[whatwg] Video with MIME type application/octet-stream

Ian Hickson ian at hixie.ch
Tue Aug 31 00:36:00 PDT 2010

Quick terminology point: in this e-mail, I use the term "sniff" to mean 
"examine the first few bytes of a resource, and determine its type 
heuristically" in contrast with assuming that the type of a file is that 
given by its MIME type (or, heaven forfend, the file extension).

On Thu, 20 May 2010, Robert O'Callahan wrote:
> I just became aware that application/octet-stream is excluded from being 
> a type "the user agent knows it cannot render". 
> http://www.whatwg.org/specs/web-apps/current-work/multipage/video.html#a-type-that-the-user-agent-knows-it-cannot-render 
> Apparently this was done in response to a bug report: 
> http://www.w3.org/Bugs/Public/show_bug.cgi?id=7977
> Neither the bug report nor the editor's response give any indication why 
> this change was made.

On Thu, 20 May 2010, Simon Pieters wrote:
> Apparently this was done in response to:
> http://lists.w3.org/Archives/Public/public-html/2009Jul/0888.html
> http://html5.org/tools/web-apps-tracker?from=3497&to=3498

On Thu, 20 May 2010, Robert O'Callahan wrote:
> This change means files served with application/octet-stream will make 
> it all the way to the step "If the media data can be fetched but is 
> found by inspection to be in an unsupported format ...", so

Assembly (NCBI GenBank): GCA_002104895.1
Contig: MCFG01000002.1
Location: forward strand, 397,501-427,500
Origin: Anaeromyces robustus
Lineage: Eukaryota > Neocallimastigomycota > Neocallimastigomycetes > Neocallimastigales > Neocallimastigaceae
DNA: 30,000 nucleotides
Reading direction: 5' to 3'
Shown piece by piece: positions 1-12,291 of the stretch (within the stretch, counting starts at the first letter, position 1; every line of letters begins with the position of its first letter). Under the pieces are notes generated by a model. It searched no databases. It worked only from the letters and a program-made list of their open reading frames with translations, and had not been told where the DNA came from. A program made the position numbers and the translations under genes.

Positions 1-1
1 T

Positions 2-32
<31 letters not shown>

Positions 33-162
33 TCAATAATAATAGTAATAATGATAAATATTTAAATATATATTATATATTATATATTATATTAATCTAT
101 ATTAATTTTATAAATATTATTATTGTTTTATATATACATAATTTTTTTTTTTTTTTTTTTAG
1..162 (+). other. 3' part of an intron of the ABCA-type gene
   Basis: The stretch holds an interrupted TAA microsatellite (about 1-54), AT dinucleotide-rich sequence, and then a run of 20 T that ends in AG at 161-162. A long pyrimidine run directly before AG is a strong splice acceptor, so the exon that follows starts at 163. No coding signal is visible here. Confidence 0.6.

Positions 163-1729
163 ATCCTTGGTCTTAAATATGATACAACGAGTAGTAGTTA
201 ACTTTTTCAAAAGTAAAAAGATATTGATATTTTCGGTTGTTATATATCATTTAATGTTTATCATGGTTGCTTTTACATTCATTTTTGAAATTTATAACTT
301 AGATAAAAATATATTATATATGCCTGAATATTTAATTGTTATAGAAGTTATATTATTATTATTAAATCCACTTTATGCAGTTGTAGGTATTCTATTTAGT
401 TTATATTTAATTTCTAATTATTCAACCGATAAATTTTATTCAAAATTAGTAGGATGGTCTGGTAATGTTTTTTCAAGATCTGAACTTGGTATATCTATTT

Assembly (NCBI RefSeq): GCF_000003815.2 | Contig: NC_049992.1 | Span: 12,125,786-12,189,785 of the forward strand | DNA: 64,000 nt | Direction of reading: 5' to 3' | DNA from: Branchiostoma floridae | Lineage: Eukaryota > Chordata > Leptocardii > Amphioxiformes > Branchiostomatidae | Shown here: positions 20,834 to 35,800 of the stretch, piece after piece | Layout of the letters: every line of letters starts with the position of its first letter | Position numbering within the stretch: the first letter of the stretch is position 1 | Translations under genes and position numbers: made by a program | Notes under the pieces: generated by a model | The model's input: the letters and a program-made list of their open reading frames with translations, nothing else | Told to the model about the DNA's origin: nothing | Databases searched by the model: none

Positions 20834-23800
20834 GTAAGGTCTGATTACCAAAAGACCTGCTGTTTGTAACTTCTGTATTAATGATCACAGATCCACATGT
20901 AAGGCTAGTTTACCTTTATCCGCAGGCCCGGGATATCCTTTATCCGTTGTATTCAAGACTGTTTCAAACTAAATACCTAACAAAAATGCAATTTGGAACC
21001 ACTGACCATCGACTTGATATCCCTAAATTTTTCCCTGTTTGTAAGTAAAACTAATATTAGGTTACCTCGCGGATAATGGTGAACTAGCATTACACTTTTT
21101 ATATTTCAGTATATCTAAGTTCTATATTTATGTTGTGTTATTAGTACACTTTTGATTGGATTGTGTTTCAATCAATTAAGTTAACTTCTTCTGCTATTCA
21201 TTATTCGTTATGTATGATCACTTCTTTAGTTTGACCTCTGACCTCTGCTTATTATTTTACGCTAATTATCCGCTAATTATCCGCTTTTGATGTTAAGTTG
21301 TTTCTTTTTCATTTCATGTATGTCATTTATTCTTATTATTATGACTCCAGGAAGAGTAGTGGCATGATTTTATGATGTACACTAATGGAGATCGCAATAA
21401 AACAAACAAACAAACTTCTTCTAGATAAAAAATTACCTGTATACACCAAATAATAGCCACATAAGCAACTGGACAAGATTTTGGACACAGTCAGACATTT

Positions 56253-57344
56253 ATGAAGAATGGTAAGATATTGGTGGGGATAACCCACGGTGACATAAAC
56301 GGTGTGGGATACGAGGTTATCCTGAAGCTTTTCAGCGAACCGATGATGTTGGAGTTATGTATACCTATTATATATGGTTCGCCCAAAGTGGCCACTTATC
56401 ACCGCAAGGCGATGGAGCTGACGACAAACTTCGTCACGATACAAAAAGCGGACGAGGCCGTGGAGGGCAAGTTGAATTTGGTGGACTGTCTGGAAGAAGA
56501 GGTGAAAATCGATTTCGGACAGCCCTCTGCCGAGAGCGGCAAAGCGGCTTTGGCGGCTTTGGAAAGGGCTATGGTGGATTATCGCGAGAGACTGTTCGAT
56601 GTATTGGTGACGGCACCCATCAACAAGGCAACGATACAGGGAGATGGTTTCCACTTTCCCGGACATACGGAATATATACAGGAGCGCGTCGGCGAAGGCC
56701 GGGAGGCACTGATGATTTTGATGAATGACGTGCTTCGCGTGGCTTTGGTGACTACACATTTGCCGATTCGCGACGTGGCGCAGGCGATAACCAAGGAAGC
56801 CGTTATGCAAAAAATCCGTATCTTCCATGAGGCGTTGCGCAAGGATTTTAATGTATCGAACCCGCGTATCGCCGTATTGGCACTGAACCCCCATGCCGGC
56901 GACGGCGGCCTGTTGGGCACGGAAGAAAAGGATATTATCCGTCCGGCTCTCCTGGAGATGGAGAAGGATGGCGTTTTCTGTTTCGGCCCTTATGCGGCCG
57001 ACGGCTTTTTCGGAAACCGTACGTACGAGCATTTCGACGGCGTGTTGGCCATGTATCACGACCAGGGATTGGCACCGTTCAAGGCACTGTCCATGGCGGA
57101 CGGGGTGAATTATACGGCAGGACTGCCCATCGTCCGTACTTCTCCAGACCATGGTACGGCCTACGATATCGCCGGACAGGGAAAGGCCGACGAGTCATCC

> implementations have to add support for binary sniffing for all the 
> types they support. We didn't need this before in Gecko. What was the 
> motivation for adding this implementation requirement?

On Thu, 20 May 2010, Robert O'Callahan wrote:
> Hmm. I guess it doesn't add any implementation requirements beyond what 
> you need to handle the complete absence of a Content-Type (which we 
> currently don't handle, but I suppose we should). So this isn't really a 
> problem.

As Simon says, it was added based on a request from Mozilla engineers. :-)

On Thu, 20 May 2010, Philip Jägenstedt wrote:
> For the record, Opera implements canPlayType("application/octet-stream") and
> canPlayType("application/octet-stream; codecs=foo") as per spec ("maybe" and
> "" respectively), but I don't have any strong opinions about it.

On Thu, 20 May 2010, Simon Pieters wrote:
> This bug report was about application/octet-stream *with parameters*, 
> e.g. application/octet-stream; codecs="theora, vorbis". The spec had the 
> requirement about application/octet-stream before that bug report.

On Thu, 20 May 2010, Simon Pieters wrote:
> The spec requires binary sniffing for all the types you support even 
> without the application/octet-stream requirement, since a WebM file 
> labelled as video/ogg should play if both video/webm and video/ogg are 
> supported.

Currently that is indeed the case, but only Opera does it.

I spoke to various browser vendor engineers about this.